No      Skip to the section Thinners and sludge from distilling thinners (question 10).

6.   Do you have written certification from the manufacturer that the paints do not leach any toxic metals above the
     maximum allowable concentrations listed in Table 1, located at the end of this checklist? (A label, letter from the
     manufacturer, or Material Safety Data Sheet (MSDS) is an example of written certification. Due to these metals being a concern
     at such low concentrations, the lack of mention in a listing of contents will not suffice. You need a definitive statement that these
     paints do not leach any toxic metals above maximum allowable concentrations.)
         Yes     The associated paint dust, chips, scrapings, and used paint booth filters are not hazardous wastes.
         No
        You need to test for toxic metals using the Toxicity Characteristic Leaching Procedure (TCLP).
        If the TCLP test for the dust, chips, scrapings, or used filters shows any results above the maximum allowable
         concentrations listed in Table 1, they are hazardous for toxic metals.
        If the TCLP test for the dust, chips, scrapings, or waste paint booth filters shows all results below the maximum allowable
         concentrations listed in Table 1, they are not hazardous for toxic metals.
        If the kind of paints you spray on or sand or grind off vehicles changes, you will need to re-evaluate these wastes using
         written certifications or TCLP results, or manage them as hazardous wastes.
        If the amount of paint in the booth filters increases, prior TCLP results may no longer be valid. You will need to re-evaluate
         these wastes using written certifications or TCLP results, or manage them as hazardous wastes.
        If you need help determining if these wastes are hazardous wastes, call SBEAP or your county hazardous waste staff as
         appropriate.

7.   Are the paint dust, chips, scrapings, or used paint booth filters hazardous wastes?
         Yes     Manage them according to hazardous waste rules and complete the Vehicle Maintenance Providers: Audit
                 Checklist – Hazardous Waste.
         No
        Manage the dust, chips, scrapings, or used filters as industrial solid wastes according to the guidance in Table 2.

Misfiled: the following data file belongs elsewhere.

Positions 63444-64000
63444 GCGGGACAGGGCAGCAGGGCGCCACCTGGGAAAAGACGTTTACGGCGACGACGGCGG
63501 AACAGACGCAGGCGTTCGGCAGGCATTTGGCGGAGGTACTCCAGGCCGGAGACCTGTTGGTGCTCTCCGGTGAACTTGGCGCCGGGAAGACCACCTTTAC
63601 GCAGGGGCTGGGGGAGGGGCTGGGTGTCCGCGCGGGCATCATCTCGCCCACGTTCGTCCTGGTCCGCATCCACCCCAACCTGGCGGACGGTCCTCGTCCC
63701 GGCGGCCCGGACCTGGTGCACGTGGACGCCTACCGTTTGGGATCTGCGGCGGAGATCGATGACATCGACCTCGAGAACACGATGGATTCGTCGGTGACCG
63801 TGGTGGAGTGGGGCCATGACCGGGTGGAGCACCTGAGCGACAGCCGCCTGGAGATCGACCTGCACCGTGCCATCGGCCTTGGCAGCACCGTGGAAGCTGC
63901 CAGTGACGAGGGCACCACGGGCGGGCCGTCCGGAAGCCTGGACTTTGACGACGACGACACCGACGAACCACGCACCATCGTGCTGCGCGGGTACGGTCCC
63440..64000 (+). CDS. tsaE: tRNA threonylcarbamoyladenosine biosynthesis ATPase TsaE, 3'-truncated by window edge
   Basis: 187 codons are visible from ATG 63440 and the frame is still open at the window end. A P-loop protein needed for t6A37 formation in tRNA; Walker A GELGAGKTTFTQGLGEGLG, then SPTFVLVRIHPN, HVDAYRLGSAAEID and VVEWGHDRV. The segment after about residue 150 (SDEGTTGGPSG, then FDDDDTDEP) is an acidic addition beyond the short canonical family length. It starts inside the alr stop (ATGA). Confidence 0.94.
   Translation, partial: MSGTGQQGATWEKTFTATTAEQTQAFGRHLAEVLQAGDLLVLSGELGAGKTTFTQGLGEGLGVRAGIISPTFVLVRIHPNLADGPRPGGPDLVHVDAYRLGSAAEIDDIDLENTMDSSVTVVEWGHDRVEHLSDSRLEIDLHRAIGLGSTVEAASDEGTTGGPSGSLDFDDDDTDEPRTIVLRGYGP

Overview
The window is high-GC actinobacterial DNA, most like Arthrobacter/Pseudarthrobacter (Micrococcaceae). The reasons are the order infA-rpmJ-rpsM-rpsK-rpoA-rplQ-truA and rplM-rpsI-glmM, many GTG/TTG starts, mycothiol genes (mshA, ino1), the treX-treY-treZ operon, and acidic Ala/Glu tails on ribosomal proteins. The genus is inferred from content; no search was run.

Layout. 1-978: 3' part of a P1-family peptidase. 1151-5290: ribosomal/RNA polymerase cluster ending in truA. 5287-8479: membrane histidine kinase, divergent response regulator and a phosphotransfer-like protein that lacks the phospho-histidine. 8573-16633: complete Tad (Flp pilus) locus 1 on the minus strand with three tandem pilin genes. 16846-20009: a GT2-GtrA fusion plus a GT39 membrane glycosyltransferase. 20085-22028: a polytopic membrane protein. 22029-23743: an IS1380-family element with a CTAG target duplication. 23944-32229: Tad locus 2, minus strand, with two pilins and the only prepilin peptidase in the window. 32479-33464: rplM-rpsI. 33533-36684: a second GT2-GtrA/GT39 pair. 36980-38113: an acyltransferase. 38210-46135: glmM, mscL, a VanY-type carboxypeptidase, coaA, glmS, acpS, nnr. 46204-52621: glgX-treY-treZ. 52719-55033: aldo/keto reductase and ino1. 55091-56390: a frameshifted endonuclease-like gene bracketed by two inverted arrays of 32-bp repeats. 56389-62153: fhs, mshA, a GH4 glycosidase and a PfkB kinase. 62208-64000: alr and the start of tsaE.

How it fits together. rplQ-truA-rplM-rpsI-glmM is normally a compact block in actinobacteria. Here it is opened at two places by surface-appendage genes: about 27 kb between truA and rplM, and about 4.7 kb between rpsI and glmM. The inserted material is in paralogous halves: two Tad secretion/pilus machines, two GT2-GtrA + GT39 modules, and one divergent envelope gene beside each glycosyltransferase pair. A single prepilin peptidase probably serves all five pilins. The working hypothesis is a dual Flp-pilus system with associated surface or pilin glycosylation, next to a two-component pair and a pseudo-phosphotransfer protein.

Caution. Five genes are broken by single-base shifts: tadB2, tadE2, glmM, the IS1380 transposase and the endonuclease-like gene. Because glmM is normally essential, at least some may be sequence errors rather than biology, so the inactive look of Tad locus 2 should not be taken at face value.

   Prior to disposal, store all used filters in a covered container to keep them dry.
        Your landfill or incinerator may have other criteria you need to meet for the used filters. These criteria could include:
         ensuring that the filters are not dripping paint, limiting the amount of filters per load, and using special packaging and dust
         control measures.
     Note:     If paint dust contains toxic metals, special work requirements may be needed to protect employee health. Call the
               consultation office of the Occupational Safety and Health Administration, at 651-284-5060 or 800-657-3776, for
               assistance with this concern. This office is an educational outreach branch of the Department of Labor and Industry.

8.   Do you store used paint filters in direct sunlight?
         Yes     Occasionally used paint filters will catch on fire on their own. If this actually happens, they are a hazardous waste
                 because they are ignitable. To help prevent this, do not store them in direct sunlight.
         No      Continue to store out of direct sunlight.




www.pca.state.mn.us     •   651-296-6300    •    800-657-3864    •   TTY 651-282-5332 or 800-657-3864    •   Available in alternative formats
ea-s1-27 • 7/29/08                                                                                                                Page 2 of 5
9.   Do you clean your spray guns by spraying them into your filters?
         Yes     Used paint filters can become a hazardous waste if they come in contact with certain spent solvents commonly
                 found in paint thinners. To prevent this from happening, do not clean your spray guns into the filters.
         No      Continue this practice.
     Hint:     You can significantly reduce the amount of solvent purchased for cleaning guns by using a closed, pressurized
               cleaning system. Gun washers save labor, time, and solvent while reducing workplace exposure and emissions that
               may require your shop to have an air permit.


Thinners and sludge from distilling thinners

10. Do you have either paint thinner waste or sludge from distilling paint thinner waste?
         Yes
        Automotive wastes related to paint thinners are almost always hazardous wastes.
        You may assume that your wastes containing paint thinner or sludge from distilling used paint thinner are on the F-list.